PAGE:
I met Tony there early so we could get the girls all prepared in the stroller. Having two little ones means taking twice as long for everything. You never know when the toddler is going to need a potty break or the baby is going to want to nurse. So I arrived with ample time, we got the girls in the stroller with snacks and blankets and we headed to the starting line. I’ve done tons of races at Riverfront park so I was very familiar with where we are going. If you don’t remember, just a month ago I was doing (terribly) at the Bosch 5k there. Once we got settled in we found Blackbaud’s tent of people. This race is mainly put on and ran by a few tech companies in the area. Mostly Blackbaud, Sparc, Benefitfocus, BlueAcorn, Google, PeopleMatter, and Boomtown. There are competitions for a spirit award which is won by a company team and there is an award for the fastest average of the top 10 runners from each company. There are lots of people dressed up in costumes and the companies usually each have some sort of theme. I’ve seen everything from pirates to suits. It’s a pretty fun 5k with a great atmosphere around it. I chatted with a bunch of our friends from Blackbaud. Saw a couple of colleagues from my Blackbaud days. I eyeballed Darryl and gave him “the look.” I still knew in the back of my mind he was likely going to beat me but maybe I could mess with him mentally before the race.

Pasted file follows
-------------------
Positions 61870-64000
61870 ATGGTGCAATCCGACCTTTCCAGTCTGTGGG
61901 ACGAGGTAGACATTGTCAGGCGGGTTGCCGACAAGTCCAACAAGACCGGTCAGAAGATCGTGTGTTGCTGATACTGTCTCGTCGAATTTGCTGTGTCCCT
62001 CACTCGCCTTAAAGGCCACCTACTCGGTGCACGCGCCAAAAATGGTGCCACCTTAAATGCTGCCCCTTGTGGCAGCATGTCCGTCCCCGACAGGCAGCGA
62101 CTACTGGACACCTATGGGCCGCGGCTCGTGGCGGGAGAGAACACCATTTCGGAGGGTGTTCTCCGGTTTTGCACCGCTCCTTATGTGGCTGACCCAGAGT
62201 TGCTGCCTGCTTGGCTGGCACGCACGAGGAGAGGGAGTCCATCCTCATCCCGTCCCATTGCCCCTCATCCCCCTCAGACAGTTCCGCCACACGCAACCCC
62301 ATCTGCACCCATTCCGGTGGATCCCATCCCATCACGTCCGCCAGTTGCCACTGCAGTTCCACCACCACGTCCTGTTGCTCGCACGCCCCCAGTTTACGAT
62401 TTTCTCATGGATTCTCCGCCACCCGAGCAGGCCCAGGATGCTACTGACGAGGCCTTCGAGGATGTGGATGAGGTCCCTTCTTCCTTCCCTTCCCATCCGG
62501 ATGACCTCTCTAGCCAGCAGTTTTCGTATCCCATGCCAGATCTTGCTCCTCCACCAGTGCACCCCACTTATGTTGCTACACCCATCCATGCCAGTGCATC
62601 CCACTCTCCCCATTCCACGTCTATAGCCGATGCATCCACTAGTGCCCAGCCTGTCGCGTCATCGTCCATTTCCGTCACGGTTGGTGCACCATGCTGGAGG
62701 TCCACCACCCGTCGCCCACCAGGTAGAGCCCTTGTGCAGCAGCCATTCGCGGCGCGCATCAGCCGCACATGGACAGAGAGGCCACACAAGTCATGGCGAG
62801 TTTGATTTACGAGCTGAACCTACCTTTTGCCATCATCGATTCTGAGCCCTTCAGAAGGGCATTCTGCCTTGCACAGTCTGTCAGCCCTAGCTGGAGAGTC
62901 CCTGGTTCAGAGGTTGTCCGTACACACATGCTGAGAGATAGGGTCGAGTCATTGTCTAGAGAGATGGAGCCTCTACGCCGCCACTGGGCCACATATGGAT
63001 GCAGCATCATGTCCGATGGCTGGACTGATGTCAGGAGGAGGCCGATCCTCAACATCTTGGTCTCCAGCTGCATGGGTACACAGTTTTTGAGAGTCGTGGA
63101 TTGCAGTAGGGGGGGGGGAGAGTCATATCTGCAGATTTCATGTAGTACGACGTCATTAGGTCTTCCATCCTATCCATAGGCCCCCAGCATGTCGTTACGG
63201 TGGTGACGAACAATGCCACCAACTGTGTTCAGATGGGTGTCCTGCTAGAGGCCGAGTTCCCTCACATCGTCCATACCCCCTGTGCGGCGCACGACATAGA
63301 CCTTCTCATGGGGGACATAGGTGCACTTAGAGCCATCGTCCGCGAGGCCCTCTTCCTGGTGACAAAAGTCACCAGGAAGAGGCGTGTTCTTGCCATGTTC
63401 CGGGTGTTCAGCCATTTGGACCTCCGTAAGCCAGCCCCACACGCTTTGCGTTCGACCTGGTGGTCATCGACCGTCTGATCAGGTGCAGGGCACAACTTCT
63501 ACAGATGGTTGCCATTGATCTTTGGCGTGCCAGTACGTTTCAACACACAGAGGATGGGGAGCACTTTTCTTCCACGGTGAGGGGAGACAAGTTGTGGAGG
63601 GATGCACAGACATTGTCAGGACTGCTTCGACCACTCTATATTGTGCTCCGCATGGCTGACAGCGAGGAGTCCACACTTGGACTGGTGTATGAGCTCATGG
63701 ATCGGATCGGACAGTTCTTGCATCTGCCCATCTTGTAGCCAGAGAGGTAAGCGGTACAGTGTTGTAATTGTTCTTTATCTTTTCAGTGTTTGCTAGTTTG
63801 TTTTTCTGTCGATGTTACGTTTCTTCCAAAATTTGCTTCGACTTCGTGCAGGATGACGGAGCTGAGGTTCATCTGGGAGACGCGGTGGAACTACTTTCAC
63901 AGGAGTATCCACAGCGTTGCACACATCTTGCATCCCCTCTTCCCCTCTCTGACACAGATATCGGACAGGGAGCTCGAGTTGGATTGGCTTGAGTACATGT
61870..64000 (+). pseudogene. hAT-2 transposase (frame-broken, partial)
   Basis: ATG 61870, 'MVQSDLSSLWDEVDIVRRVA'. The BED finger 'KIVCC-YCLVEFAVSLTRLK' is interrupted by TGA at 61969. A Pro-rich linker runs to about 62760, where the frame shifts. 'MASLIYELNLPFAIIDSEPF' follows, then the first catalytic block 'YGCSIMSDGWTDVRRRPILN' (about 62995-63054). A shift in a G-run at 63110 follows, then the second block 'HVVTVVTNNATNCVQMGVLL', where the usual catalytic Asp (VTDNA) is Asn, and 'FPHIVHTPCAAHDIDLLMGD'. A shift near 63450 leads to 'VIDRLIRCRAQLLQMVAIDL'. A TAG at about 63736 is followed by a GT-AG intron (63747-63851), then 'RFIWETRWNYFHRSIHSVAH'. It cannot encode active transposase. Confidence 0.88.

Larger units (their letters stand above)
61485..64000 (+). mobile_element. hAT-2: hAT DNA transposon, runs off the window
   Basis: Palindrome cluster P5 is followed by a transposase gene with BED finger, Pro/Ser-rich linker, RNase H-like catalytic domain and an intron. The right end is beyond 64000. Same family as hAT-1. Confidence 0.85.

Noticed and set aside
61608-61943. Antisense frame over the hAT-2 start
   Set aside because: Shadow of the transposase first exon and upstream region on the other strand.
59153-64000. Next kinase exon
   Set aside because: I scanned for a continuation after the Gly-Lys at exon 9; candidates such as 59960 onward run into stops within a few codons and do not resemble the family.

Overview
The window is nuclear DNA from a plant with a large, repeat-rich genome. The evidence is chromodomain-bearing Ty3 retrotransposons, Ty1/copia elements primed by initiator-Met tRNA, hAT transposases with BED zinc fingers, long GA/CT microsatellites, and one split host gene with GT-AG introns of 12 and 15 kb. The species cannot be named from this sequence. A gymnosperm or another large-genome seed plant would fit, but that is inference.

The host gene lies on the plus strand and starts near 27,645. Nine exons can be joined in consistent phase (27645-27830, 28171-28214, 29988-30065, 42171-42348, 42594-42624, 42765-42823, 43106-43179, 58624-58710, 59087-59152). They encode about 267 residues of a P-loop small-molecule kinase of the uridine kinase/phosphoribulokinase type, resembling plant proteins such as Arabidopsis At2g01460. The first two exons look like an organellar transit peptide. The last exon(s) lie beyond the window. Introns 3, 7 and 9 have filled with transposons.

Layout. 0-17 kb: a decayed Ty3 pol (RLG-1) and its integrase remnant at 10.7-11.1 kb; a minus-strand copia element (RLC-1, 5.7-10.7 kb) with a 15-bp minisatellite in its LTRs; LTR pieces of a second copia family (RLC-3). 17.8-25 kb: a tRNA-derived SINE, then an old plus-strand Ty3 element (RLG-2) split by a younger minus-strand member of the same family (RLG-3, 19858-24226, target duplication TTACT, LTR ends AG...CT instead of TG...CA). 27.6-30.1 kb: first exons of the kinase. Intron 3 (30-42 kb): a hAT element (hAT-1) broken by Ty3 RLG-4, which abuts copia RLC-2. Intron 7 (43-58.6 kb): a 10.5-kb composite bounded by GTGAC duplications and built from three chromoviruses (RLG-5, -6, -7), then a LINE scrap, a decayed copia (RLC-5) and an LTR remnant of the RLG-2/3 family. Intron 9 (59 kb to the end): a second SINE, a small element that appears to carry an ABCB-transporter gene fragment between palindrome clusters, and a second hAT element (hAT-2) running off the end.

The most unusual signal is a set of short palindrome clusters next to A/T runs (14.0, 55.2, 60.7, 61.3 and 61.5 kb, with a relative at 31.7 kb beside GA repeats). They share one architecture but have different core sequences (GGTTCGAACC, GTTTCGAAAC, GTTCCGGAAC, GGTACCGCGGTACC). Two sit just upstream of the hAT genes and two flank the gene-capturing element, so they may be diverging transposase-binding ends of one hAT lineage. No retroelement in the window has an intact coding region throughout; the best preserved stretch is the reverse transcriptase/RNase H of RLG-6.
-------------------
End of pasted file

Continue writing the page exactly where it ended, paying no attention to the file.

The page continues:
Once I saw it was 6 pm I decided to go for my 1.5 mile warm up. The adrenaline was flowing and my warm up was faster than I had hoped for. Usually I try to stay around an 8:00 pace for warm up with a few quick sprints in there to get my muscles firing. I ended up finishing my warm up averaging 7:40 pace. I couldn’t help but freak out wondering if I had just used some of my fast juice to do the warm up. I was hoping I still had enough in the tank to push it out for 3 miles. I headed back to the start, stretched, and found William. He’s a local runner who has helped me push through a few races here in Charleston. I think the last one we met up at was the Lifepoint 5k and we helped pace each other the entire way. I told him I was gunning for a 21:xx and told him to not let me slack off. We headed to the front of the pack and off we went.